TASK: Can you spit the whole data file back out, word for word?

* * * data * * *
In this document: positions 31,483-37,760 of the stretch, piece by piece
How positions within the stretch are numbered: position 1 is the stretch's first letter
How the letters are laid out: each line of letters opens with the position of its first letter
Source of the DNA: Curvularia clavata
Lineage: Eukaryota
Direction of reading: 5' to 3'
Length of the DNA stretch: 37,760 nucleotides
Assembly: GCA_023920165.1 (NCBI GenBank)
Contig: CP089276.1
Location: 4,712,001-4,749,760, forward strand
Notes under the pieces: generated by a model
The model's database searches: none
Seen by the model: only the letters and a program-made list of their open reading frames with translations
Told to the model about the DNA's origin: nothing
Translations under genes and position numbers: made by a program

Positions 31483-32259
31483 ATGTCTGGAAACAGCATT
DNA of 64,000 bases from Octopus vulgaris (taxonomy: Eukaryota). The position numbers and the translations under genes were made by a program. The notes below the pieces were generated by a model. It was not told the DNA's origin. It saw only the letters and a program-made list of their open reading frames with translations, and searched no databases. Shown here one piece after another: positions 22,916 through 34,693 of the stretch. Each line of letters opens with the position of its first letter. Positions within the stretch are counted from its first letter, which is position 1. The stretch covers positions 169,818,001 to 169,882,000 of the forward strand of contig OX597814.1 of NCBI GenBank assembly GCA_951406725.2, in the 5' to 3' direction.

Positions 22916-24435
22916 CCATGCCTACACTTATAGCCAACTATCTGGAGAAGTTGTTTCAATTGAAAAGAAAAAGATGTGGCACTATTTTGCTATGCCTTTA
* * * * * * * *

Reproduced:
In this document: positions 31,483-37,760 of the stretch, piece by piece
How positions within the stretch are numbered: position 1 is the stretch's first letter
How the letters are laid out: each line of letters opens with the position of its first letter
Source of the DNA: Curvularia clavata
Lineage: Eukaryota
Direction of reading: 5' to 3'
Length of the DNA stretch: 37,760 nucleotides
Assembly: GCA_023920165.1 (NCBI GenBank)
Contig: CP089276.1
Location: 4,712,001-4,749,760, forward strand
Notes under the pieces: generated by a model
The model's database searches: none
Seen by the model: only the letters and a program-made list of their open reading frames with translations
Told to the model about the DNA's origin: nothing
Translations under genes and position numbers: made by a program

Positions 31483-32259
31483 ATGTCTGGAAACAGCATT
DNA of 64,000 bases from Octopus vulgaris (taxonomy: Eukaryota). The position numbers and the translations under genes were made by a program. The notes below the pieces were generated by a model. It was not told the DNA's origin. It saw only the letters and a program-made list of their open reading frames with translations, and searched no databases. Shown here one piece after another: positions 22,916 through 34,693 of the stretch. Each line of letters opens with the position of its first letter. Positions within the stretch are counted from its first letter, which is position 1. The stretch covers positions 169,818,001 to 169,882,000 of the forward strand of contig OX597814.1 of NCBI GenBank assembly GCA_951406725.2, in the 5' to 3' direction.

Positions 22916-24435
22916 CCATGCCTACACTTATAGCCAACTATCTGGAGAAGTTGTTTCAATTGAAAAGAAAAAGATGTGGCACTATTTTGCTATGCCTTTA